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A number is a mathematical object used to count, measure, and label. The original examples are the natural numbers 1, 2, 3, 4, and so forth. A notational symbol that represents a number is called a numeral. In addition to their use in counting and measuring, numerals are often used for labels , for ordering , and for codes. In common usage, number may refer to a symbol, a word, or a mathematical abstraction.
In mathematics, the notion of number has been extended over the centuries to include 0, negative numbers, rational numbers such as 1 3 , real numbers such as √2 and π, and complex numbers, which extend the real numbers with a square root of −1. Calculations with numbers are done with arithmetical operations, the most familiar being addition, subtraction, multiplication, division, and exponentiation. Their study or usage is called arithmetic. The same term may also refer to number theory, the study of the properties of numbers.
Besides their practical uses, numbers have cultural significance throughout the world. For example, in Western society, the number 13 is regarded as unlucky, and "a million" may signify "a lot." Though it is now regarded as pseudoscience, belief in a mystical significance of numbers, known as numerology, permeated ancient and medieval thought. Numerology heavily influenced the development of Greek mathematics, stimulating the investigation of many problems in number theory which are still of interest today.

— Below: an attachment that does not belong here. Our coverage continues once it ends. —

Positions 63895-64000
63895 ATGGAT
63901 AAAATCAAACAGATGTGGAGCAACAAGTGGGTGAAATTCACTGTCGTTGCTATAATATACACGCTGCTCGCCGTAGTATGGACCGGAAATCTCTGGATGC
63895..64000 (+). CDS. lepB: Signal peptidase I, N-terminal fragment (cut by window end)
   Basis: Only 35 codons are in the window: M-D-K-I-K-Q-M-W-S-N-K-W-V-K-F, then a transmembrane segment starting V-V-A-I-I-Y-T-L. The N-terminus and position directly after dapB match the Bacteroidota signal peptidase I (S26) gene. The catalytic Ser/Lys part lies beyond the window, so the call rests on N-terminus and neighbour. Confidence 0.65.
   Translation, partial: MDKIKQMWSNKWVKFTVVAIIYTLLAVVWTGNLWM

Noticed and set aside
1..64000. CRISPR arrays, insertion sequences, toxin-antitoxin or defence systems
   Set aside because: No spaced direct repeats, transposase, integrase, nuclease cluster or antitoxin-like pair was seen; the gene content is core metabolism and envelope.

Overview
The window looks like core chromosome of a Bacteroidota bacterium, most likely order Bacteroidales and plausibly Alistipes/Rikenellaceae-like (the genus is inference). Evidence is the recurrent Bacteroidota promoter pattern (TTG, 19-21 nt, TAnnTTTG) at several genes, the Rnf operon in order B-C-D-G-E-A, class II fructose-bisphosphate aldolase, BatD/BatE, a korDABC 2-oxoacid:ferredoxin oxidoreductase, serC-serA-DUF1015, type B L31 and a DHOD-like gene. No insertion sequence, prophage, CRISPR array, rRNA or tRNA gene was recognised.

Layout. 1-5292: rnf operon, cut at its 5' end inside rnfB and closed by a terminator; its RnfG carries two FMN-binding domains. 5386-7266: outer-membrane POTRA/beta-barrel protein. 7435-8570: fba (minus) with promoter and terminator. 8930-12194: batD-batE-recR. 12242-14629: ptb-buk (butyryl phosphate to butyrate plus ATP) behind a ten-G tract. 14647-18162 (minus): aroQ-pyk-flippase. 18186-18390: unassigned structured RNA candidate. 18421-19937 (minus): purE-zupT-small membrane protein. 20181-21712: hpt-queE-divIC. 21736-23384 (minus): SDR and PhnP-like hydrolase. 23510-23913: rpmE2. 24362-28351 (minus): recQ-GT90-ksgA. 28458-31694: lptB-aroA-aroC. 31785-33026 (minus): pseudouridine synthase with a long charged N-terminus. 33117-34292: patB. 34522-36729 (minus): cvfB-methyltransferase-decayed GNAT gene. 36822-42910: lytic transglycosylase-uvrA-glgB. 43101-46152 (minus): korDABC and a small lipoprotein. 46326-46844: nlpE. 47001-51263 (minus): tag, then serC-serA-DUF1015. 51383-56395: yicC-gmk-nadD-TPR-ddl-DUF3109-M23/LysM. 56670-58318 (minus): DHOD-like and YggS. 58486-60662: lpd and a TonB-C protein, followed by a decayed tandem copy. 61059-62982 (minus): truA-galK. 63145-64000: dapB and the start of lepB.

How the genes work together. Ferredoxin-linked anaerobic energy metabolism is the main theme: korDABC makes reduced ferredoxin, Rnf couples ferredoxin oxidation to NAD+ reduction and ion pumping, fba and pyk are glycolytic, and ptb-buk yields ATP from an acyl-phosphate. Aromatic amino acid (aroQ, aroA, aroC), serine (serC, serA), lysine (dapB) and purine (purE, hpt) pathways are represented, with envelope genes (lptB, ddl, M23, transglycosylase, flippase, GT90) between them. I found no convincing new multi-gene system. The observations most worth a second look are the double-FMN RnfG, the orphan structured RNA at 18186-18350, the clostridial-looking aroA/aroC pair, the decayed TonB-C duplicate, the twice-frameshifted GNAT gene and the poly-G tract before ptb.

During the 19th century, mathematicians began to develop many different abstractions which share certain properties of numbers and may be seen as extending the concept. Among the first were the hypercomplex numbers, which consist of various extensions or modifications of the complex number system. Today, number systems are considered important special examples of much more general categories such as rings and fields, and the application of the term "number" is a matter of convention, without fundamental significance.
Numbers should be distinguished from numerals, the symbols used to represent numbers. The Egyptians invented the first ciphered numeral system, and the Greeks followed by mapping their counting numbers onto Ionian and Doric alphabets. Roman numerals, a system that used combinations of letters from the Roman alphabet, remained dominant in Europe until the spread of the superior Hindu–Arabic numeral system around the late 14th century, and the Hindu–Arabic numeral system remains the most common system for representing numbers in the world today. The key to the effectiveness of the system was the symbol for zero, which was developed by ancient Indian mathematicians around 500 AD.